2015 – Present
PhD. Institute of Biomaterials and Biomedical Engineering, University of Toronto
B.A.Sc. Biomedical Systems Engineering, Department of Engineering Science, University of Toronto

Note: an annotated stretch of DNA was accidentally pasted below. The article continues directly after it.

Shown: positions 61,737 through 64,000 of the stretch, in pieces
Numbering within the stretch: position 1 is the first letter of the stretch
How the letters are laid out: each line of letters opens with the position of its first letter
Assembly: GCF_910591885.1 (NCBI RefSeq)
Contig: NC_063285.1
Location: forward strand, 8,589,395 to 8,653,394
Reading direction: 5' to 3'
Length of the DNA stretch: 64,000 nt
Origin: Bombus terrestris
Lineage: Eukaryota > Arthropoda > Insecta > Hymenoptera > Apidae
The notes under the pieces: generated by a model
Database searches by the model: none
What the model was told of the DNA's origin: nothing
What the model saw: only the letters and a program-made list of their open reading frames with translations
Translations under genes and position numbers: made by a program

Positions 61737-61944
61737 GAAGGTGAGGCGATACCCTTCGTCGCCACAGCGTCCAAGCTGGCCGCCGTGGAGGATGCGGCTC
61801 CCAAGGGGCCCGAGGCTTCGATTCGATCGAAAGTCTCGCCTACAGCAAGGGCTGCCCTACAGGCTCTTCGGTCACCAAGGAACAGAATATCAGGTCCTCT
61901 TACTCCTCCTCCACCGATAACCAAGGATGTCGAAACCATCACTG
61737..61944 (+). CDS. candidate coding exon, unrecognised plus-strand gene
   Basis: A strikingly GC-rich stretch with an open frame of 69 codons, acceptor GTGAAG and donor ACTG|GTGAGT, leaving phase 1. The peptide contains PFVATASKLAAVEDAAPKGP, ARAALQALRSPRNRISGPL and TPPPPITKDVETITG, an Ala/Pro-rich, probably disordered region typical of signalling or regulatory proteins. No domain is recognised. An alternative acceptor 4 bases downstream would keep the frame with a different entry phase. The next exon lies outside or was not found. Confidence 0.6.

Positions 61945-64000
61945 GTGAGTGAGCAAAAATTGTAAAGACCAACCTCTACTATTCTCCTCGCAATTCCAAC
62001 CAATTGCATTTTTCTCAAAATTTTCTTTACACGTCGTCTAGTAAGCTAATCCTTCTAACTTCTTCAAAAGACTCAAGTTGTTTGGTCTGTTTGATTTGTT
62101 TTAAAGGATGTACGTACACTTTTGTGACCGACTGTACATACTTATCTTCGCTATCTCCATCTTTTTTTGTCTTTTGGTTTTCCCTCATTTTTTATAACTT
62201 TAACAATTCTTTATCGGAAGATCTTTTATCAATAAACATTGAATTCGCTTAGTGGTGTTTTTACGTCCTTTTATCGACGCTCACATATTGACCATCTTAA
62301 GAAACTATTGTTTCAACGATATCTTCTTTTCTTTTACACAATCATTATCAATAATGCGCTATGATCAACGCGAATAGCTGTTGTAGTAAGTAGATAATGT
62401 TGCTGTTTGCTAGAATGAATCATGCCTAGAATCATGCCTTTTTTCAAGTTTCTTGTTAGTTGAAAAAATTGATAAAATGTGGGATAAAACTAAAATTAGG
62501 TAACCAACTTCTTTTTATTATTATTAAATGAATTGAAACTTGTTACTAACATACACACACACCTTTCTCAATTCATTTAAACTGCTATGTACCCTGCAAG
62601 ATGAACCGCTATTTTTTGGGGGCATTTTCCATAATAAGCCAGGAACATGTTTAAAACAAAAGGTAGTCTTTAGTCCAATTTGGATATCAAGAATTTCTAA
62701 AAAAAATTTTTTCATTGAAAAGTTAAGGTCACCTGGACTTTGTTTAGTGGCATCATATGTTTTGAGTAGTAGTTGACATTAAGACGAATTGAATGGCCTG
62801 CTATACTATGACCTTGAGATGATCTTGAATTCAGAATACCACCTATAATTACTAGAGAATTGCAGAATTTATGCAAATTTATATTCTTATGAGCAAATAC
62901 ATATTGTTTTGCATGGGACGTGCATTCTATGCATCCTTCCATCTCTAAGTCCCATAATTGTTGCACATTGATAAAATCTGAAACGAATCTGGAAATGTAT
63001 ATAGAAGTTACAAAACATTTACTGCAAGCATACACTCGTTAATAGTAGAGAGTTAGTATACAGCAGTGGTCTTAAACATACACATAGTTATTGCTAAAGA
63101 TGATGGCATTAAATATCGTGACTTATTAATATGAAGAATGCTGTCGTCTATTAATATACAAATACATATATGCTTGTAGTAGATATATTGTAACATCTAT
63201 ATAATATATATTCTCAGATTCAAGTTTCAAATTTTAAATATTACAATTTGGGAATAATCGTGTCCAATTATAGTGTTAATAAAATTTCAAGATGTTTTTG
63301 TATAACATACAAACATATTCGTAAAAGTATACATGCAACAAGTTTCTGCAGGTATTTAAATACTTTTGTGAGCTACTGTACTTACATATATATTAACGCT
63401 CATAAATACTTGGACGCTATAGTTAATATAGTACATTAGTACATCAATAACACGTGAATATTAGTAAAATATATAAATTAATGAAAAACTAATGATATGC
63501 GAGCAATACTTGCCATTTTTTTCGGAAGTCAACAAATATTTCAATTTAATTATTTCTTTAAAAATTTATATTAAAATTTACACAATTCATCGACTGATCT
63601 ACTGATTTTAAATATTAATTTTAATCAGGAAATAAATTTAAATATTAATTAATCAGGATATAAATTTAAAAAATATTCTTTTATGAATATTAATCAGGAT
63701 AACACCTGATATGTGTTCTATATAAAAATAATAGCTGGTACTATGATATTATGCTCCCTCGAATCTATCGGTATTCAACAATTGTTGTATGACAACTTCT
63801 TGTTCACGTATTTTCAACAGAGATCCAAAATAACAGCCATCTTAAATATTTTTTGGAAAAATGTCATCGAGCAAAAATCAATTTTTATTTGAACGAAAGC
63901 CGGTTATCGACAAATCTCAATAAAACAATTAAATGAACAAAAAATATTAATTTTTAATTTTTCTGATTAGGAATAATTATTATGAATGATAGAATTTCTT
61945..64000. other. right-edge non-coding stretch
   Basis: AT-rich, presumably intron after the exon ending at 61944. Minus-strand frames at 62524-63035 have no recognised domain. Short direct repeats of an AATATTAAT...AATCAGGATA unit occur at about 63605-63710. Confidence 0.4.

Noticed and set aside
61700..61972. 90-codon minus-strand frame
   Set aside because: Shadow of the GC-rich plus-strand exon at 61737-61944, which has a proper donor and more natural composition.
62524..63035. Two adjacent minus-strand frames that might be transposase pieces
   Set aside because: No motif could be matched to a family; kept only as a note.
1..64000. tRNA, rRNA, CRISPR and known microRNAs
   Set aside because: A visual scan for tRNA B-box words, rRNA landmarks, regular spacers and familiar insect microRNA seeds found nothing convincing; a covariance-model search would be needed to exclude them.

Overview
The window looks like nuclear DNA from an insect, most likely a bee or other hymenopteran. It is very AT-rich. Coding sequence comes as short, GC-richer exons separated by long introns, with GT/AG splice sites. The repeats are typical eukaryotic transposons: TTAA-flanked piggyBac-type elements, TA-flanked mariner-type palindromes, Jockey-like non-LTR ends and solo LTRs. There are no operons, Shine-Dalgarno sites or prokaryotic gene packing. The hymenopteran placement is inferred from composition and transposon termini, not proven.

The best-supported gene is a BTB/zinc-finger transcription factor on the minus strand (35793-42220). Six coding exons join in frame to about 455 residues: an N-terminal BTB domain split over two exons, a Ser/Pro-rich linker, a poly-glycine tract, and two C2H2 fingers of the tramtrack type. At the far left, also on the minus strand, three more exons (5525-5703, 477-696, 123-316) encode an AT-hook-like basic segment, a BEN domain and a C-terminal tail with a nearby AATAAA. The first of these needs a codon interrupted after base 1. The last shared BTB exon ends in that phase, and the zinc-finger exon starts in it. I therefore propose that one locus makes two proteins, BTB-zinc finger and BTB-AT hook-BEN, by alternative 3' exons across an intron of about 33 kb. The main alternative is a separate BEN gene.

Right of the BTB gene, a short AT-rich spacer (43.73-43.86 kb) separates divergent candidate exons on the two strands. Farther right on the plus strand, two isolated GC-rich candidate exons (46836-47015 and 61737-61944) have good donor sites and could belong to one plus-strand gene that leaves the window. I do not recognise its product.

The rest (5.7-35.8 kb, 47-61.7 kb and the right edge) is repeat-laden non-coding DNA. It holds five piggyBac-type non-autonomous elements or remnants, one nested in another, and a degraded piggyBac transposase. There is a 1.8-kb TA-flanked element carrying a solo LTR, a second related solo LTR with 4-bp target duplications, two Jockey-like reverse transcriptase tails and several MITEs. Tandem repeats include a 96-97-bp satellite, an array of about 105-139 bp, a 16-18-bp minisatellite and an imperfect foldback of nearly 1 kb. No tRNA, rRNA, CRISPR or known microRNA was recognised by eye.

Bone remodelling is an important process that is responsible for bone growth and recovery from injuries to the bone, thus understanding the mechanism underlying the process is crucial to finding clinical solutions for many bone disorders, as well as aid in maintaining bone health for professionals such as astronauts (mechanical unloading). It is known that mechanical loading is one of the key factors affecting bone remodelling. There is a need to understand the relationship between the different major cell groups in bone remodelling, namely osteocytes, osteoblasts, and osteoclasts, while unravelling the biology behind this very complicated system. It has recently been discovered that the osteocyte is the main mechano-sensing cell embedded in the bone matrix. Understanding the cellular response of osteocytes to different loading conditions would not only be essential to developments of therapeutic targets for bone related diseases, but also provide pivotal insight into the wound-healing process of bone tissue when physically damaged. Combined with a novel osteocyte cell line, an in vitro microfluidic high throughput platform capable of mimicking in vivo cellular response would be critical for understanding of osteocyte mechanobiology.